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The effects of self-relevance vs. reward value on facial mimicry

Forbes, Paul AG and Korb, Sebastian and Radloff, Alexandra and Lamm, Claus (2021) 'The effects of self-relevance vs. reward value on facial mimicry.' Acta Psychologica, 212. p. 103193. ISSN 0001-6918

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Facial mimicry is a ubiquitous social behaviour modulated by a range of social cues, including those related to reward value and self-relevance. However, previous research has typically focused on a single moderator at a time, and it remains unknown how moderators interact when studied together. We compared the influence of reward value and self-relevance, by conditioning participants to associate certain faces with winning or losing money for themselves, or, with winning or losing money for another person. After conditioning, participants watched videos of these faces making happy and angry facial expressions whilst we recorded facial electromyographic activity. We found greater smile mimicry (activation of the Zygomaticus Major muscle) in response to happy expressions performed by faces associated with participants' own outcomes vs. faces associated with another person's outcomes. In contrast to previous research, whether a face was associated with winning or losing money did not modulate facial mimicry responses. These results, although preliminary, suggest that when faces are associated with both self-relevance and reward value, self-relevance could supersede the impact of reward value during facial mimicry.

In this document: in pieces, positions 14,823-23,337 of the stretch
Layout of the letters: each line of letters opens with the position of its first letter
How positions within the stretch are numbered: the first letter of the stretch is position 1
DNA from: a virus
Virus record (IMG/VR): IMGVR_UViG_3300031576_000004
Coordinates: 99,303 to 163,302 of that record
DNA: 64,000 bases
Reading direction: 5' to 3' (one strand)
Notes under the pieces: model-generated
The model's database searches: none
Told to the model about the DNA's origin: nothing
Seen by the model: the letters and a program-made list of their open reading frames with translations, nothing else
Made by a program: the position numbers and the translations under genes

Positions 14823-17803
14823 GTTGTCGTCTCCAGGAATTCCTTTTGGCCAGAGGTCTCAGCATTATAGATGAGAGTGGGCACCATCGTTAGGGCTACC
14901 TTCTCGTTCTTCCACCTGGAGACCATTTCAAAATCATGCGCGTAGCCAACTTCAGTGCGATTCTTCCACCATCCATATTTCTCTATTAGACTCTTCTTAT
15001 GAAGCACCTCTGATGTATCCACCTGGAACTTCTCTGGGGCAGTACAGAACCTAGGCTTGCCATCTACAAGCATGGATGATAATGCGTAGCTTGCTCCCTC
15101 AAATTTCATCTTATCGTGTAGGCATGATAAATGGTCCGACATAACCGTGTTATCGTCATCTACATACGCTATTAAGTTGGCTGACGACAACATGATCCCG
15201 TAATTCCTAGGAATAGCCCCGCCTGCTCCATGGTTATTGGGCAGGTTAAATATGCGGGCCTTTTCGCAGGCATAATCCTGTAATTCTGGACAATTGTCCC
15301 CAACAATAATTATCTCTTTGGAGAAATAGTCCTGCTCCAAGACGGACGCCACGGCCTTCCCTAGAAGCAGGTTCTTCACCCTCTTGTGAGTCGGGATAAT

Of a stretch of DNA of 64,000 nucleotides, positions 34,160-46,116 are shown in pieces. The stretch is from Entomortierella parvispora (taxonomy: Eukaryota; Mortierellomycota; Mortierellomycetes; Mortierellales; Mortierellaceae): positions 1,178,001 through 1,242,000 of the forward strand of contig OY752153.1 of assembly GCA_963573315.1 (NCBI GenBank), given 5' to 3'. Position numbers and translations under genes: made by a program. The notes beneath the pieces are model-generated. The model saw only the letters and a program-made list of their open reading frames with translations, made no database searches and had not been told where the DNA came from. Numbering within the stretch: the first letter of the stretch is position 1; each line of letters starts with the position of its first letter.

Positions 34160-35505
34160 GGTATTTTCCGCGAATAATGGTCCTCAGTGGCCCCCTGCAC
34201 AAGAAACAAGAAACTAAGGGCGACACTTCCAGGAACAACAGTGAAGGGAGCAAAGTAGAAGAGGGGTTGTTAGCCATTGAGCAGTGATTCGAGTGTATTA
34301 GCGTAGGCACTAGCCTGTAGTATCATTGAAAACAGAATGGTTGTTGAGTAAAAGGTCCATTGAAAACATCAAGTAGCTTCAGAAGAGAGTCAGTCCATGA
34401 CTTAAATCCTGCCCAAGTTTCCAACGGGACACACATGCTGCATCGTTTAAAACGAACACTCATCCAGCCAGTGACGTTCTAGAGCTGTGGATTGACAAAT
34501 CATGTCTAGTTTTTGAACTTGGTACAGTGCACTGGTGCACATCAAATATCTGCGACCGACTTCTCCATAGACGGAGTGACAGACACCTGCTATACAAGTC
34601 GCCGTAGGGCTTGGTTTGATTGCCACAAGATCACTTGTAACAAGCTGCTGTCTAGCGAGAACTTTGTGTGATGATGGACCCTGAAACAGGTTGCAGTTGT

Item Type: Article
Uncontrolled Keywords: Facial mimicry; Self-bias; Reward
Divisions: Faculty of Science and Health
Faculty of Science and Health > Psychology, Department of
SWORD Depositor: Elements
Depositing User: Elements
Date Deposited: 19 Nov 2020 15:09
Last Modified: 18 Aug 2022 10:34

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